90

Arizona Republic

By Bill Goodykoontz
Directors Drew DeNicola and Olivia Mori’s film Big Star: Nothing Can Hurt Me looks at the band’s rise, such as it was, and its inevitable crumbling, as well as the influence its recorded legacy had on popular music. And it’s terrific.
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85

NPR

By Mark Jenkins
Big Star was essentially Chris Bell's band, and emotionally, Big Star: Nothing Can Hurt Me is Bell's movie. Joining rock's dead-at-27 club via a 1978 car crash, he left behind a fine, then-unreleased album and two siblings who tell his story movingly. As they recount his final years, the sadness in Bell's songs comes to seem eerily prescient.
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80

New York Daily News

By Elizabeth Weitzman
Fans will want to replay the extensive archival footage over and over. Newcomers are more likely to pause halfway through, search out the superlative soundtrack, and immerse themselves in the music that inspired this rare, fall-and-rise story in the first place.
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75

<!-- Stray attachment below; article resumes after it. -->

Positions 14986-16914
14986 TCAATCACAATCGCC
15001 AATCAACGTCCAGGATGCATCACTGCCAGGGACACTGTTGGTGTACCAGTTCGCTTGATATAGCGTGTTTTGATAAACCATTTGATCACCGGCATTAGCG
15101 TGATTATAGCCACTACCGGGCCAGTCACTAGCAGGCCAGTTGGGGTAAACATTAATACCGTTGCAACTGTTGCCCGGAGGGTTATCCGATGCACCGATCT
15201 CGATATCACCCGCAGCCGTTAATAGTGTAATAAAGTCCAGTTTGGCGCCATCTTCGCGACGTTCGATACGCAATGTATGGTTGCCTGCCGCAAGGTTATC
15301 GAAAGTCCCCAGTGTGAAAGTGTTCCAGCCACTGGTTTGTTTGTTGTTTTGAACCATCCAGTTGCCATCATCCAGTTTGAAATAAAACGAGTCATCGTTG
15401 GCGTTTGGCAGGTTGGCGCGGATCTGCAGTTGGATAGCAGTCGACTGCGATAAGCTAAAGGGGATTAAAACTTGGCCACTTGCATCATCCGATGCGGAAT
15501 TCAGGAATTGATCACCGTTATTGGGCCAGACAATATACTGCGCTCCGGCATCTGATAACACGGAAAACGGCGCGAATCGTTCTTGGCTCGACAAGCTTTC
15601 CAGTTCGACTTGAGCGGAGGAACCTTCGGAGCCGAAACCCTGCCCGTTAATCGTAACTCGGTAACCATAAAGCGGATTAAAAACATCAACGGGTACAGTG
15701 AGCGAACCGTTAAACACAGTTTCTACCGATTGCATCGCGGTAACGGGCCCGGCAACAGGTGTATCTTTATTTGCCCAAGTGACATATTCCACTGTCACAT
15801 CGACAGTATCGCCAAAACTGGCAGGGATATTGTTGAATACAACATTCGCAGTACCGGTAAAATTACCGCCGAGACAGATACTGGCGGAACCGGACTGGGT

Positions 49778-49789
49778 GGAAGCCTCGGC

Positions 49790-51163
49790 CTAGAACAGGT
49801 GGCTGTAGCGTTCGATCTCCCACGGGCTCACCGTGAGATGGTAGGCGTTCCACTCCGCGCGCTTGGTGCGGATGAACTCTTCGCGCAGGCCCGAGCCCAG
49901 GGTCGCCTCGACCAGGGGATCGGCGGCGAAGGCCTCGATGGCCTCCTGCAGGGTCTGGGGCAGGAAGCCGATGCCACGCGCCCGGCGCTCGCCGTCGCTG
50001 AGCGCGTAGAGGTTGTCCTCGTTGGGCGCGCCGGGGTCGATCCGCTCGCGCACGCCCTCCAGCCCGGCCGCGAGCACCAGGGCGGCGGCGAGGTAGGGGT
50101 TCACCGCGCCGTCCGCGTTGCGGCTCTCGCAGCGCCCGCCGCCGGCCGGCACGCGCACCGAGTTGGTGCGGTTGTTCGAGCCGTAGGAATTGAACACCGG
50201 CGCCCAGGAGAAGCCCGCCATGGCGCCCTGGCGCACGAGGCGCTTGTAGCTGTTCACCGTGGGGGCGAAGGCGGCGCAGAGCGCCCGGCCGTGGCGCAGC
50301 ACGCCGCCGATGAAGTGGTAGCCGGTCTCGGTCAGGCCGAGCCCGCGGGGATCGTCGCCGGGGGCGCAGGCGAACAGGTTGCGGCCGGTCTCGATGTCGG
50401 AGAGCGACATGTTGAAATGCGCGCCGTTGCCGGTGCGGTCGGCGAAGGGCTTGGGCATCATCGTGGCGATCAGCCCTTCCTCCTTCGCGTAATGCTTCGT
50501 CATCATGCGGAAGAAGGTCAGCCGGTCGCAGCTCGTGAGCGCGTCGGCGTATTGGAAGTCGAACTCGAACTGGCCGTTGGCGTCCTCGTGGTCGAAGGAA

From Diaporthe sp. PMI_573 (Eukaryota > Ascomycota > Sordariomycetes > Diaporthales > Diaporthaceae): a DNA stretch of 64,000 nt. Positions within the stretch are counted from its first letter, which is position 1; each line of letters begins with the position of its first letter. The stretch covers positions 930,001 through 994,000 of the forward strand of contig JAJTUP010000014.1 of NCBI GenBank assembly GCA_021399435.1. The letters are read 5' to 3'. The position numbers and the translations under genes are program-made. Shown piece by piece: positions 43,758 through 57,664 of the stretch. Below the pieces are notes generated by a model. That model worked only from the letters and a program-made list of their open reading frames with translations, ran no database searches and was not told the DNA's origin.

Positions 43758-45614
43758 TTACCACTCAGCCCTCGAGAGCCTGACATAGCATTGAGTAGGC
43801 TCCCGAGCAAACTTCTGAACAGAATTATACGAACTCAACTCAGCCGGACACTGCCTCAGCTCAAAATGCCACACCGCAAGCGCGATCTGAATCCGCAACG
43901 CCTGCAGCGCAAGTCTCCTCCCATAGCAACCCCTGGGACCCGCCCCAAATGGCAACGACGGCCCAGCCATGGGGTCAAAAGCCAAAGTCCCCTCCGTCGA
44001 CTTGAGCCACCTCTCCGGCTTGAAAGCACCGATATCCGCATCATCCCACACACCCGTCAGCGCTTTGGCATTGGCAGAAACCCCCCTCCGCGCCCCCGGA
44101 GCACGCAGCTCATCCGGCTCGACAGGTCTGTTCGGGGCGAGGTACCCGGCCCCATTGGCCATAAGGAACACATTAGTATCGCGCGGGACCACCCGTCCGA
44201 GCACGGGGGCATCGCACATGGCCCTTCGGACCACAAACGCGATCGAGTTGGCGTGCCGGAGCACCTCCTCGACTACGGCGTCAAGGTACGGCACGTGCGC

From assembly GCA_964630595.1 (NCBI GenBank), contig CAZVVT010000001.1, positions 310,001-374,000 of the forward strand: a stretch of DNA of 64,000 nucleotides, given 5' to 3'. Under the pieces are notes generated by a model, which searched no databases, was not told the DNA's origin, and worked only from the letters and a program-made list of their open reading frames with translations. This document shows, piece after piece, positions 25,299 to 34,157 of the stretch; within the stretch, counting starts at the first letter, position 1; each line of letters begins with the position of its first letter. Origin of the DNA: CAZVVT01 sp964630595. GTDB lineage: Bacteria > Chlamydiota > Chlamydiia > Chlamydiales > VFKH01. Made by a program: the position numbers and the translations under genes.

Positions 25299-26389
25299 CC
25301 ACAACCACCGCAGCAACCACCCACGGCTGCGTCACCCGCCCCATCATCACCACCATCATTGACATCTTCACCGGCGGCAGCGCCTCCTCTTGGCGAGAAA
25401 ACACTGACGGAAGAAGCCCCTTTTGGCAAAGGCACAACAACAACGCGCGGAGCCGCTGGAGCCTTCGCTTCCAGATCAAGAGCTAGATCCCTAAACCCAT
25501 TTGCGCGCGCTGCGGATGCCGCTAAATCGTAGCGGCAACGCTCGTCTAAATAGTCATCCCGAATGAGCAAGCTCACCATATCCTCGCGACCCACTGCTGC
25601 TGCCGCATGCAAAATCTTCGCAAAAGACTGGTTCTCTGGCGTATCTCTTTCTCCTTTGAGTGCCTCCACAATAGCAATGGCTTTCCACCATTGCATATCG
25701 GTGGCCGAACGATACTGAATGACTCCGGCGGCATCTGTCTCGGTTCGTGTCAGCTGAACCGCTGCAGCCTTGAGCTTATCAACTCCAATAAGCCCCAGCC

Slant Magazine

A rock-doc that mythologizes the tragicomic flame out of power pop's seminal band, and the fan-made afterlife that brought them long-delayed success.
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75

Movie Nation

By Roger Moore
It’s a fascinating period in music and an equally fascinating story of promise, talent, expectations and failure. But you can’t help but feel that Big Star: Nothing Can Hurt Me won’t settle the most important argument of all to the unconverted — Were they as good as the hype?
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75

Chicago Sun-Times

By Bruce Ingram
[A] thoroughly detailed (though a bit long) doc that charts the band’s thwarted expectations.
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75

Entertainment Weekly

If Big Star: Nothing Can Hurt Me leads even one person to listen to Big Star for the first time, this movie will have done a great service.
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70

Los Angeles Times

By Robert Abele
A skillfully rendered narrative that should satisfy fans and pique the interest of the uninitiated.
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70

Village Voice

By Stephanie Zacharek
Big Star may not be the best introduction for those who don't yet have at least some passing familiarity with the bruised-knee wistfulness of songs like "Thirteen," or the quavery undersea despair of "Kangaroo." But for anyone already curious, Nothing Can Hurt Me delivers the goods.
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70

The New York Times

By Nicolas Rapold
A deserved tribute that puts us inside the music, and the head space, of a great, lost band.
Full Review
69 out of 100
Generally favorable reviews
Metascore® based on all critic reviews. Scores range from 0 to 100, with higher scores indicating more favorable reviews.